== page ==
Focus explores the creative talent within the climbing community.
Climber and photographer Jim Herrington has shot some of the greats. During his career he has taken the portraits of many of the best musicians and actors of our time. Over the past two decades he has pursued a personal project to capture some of climbing's most iconic protagonists, eventually turning it into his award-winning new book, The Climbers.
How did you first get into photography?
By looking at pictures, I suppose. It was certainly slim pickings in regards to the time and place that I come from, 1960s small-town North Carolina. But two things always stand out from when I was very young: My father’s collection of old Life magazines from the 1930s to 1950s and the 1950s-era Encyclopædia Britannica. Both were chock-full of black and white photographs of people, places and things from around the world. The photos from Life, often full-bleed with double-page spreads, were more impactful, even artistic, but the ones from the encyclopædia, photographed in a more utilitarian, meat-and-potatoes manner, were equally enthralling to me. I would lay on the living room floor, devouring every page and studying every inch of these photographs. They excited desires in me, possibilities, but I was too young to put a finger on it yet. Around the same time, this would have been between the ages of six to 11, I became mesmerized by maps and the old atlas we had at home. At some point, maybe when I was 10 or 11, it suddenly dawned on me: Somebody, a person, was actually taking these photos. They were going out with a camera, hobnobbing with these interesting people, traveling to these far-flung locales, interacting with the world using a camera and bringing back a sort of evidence. A visual diary. Subjective. Suddenly, to me, the atlas and the photos became companion pieces, like a two-part training manual and guidebook. The possibilities, once I connected the dots, felt initially exciting but then ultimately deeply disappointing once I realized the odds of me setting off for Skardu, Saint-Germain or the South Pole with a Leica at age 11 were slim-to-nil.
How did that early fascination then develop into your first experiences shooting?
As much as I was beginning to look at all kinds of photography—fashion, landscape, still life, abstract, etc—and slowly breathing in the work of the greats that came before me, there did seem to be a story-based, documentarian angle to where I was headed. I was, and still am, wanting to photograph things, people, places that I thought were worth photographing. Subjective history. My biggest ambition when I was a boy was that my photos would be found in a shoebox under my bed after I died and people would marvel over my exquisite taste in all manner of things.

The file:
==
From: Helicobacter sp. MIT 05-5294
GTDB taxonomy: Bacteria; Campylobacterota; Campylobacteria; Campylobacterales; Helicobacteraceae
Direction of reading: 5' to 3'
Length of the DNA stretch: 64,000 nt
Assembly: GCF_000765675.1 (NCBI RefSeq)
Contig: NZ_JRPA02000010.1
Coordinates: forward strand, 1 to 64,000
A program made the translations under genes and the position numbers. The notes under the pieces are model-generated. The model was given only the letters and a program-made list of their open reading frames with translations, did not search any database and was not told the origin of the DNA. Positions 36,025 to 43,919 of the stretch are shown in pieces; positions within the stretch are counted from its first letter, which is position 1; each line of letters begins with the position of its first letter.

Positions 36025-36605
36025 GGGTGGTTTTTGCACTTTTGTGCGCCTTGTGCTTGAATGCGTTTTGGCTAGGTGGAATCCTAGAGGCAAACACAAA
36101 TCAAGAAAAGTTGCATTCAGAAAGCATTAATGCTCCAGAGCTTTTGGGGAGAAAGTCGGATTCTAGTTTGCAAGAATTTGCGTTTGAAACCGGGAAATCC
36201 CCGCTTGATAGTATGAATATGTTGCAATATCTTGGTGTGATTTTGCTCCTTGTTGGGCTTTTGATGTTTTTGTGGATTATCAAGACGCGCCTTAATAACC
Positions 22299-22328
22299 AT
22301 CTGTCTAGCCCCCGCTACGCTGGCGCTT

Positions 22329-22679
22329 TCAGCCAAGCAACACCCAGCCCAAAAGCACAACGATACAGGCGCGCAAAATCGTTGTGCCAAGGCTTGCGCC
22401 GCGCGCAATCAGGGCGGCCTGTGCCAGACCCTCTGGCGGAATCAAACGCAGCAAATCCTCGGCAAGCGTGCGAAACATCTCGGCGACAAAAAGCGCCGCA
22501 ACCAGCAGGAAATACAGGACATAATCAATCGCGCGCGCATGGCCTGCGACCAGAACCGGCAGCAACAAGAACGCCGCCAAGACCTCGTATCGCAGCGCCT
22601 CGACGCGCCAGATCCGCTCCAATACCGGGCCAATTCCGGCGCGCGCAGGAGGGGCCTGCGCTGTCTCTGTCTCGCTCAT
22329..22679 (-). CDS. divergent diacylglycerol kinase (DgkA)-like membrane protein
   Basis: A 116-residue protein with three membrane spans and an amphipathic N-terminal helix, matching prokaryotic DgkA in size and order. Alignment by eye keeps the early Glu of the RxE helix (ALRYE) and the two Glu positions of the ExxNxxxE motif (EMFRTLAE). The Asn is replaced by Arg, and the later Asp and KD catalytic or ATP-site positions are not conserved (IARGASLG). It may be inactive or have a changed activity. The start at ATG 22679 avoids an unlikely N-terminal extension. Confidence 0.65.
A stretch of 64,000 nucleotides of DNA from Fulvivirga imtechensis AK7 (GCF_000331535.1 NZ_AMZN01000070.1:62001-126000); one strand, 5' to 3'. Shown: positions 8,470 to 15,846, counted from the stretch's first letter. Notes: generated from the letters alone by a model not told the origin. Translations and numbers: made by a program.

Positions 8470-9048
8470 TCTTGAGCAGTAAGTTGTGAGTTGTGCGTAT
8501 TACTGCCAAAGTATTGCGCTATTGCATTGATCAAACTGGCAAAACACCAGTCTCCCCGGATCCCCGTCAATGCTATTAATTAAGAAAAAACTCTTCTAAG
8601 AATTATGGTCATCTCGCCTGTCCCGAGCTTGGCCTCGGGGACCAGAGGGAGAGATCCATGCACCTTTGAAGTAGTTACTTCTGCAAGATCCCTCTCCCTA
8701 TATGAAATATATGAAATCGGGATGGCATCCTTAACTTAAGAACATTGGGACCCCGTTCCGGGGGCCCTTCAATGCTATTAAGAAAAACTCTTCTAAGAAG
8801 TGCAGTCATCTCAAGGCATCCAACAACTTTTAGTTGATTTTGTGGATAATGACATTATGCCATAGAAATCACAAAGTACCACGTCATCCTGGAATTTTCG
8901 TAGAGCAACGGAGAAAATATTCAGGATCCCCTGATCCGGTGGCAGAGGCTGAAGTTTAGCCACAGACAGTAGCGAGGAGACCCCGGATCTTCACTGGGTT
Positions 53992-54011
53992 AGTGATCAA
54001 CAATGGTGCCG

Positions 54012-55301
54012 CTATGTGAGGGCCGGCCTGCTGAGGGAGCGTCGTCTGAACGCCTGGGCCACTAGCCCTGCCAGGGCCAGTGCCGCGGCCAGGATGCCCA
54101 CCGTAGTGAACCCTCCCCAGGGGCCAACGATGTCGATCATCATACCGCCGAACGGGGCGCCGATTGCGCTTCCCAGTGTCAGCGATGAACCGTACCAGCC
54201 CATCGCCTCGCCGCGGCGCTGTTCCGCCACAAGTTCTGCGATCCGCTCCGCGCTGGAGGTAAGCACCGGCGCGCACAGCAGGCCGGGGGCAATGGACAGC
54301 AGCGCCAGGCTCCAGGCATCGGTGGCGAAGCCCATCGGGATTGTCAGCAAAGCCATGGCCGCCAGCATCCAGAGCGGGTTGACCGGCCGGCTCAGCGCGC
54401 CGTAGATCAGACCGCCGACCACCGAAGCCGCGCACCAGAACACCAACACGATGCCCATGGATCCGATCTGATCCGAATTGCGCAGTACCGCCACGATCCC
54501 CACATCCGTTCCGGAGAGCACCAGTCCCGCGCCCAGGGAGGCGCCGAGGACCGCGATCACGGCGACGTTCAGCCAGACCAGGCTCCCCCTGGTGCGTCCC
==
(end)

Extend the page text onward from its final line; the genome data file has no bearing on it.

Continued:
How did you go from those initial ideas to developing your style?
It’s like skiing. The first time you try it you don’t care how you look, you just want to stand up on the things and get to the bottom of the hill without hitting a tree. For me, maybe a better analogy is that it’s a lot like music. Ask any guitar player that started out simply wanting to figure out a Chuck Berry lick note-for-note, perfectly like Chuck played it on a record. If you study all your heroes obsessively, and even shamelessly copy them in the beginning, sooner or later you start feeling your own way. Hopefully you’re also pickpocketing in the jazz part of town, a little Eddie Lang, a little country, a little rocksteady. If you do your homework and draw from disparate areas it finally occurs to you one day that you’ve stopped copying and you’re doing your own thing. And in the process you’ve developed a nice tool kit, a broad range of influences that give you a foundation from which to do your own work. It’s only fun or helpful copying someone in the beginning, to see if you can figure out the nuts and bolts. I think it would be strange to try and figure out your own style if you didn’t know and appreciate what came before you yet I meet photographers starting out that don’t seem interested in the history of it all. I think that kind of knowledge is as important as learning f-stops and bellows extension factor. I probably thought about “style” more when I was younger. It’s more intuitive and free feeling to me now, which goes back to music. A good, experienced guitar player has crammed his brain for years with the important stuff so now he can just play without thinking too hard about it. It’s inside him.
You’ve shot a wide range of different people in your career. Which are the subjects and images that stand out to you as defining moments?
As far as the music work I’ve done, Tom Petty would be a fork in the road. In the late 1980s a friend of mine introduced me to Petty and I photographed him over the next year or two. Tom was at his zenith then, and things changed for me after I got those photos in my portfolio. I got a lot of calls after that, so thanks Tom. The Petty stuff really got things revved up for me. Another one would be after I moved from NYC to Nashville in 1991. It wasn’t even a move, it was a short visit, but one that ended up lasting for 10 years. I stumbled into photographing the great Charlie Rich within a week of first arriving. Then it dawned on me that I had come down to where most of the music I like was recorded, and it was where most of those musicians still lived: Memphis, New Orleans, Nashville. Similar to the climbers of another era that populate my new book I’ve been drawn to these musicians from from the early days of rock & roll, country, R&B, and blues since I was young. So Nashville, a city I didn’t want to stay in for more than a week, turned out to be one of the best moves of my life. A lot happened in the decade that I spent there in regards to my music photography. I was still living there in 1998 when I began the climber project, in fact.
How did the climber project come around and eventually develop into the book?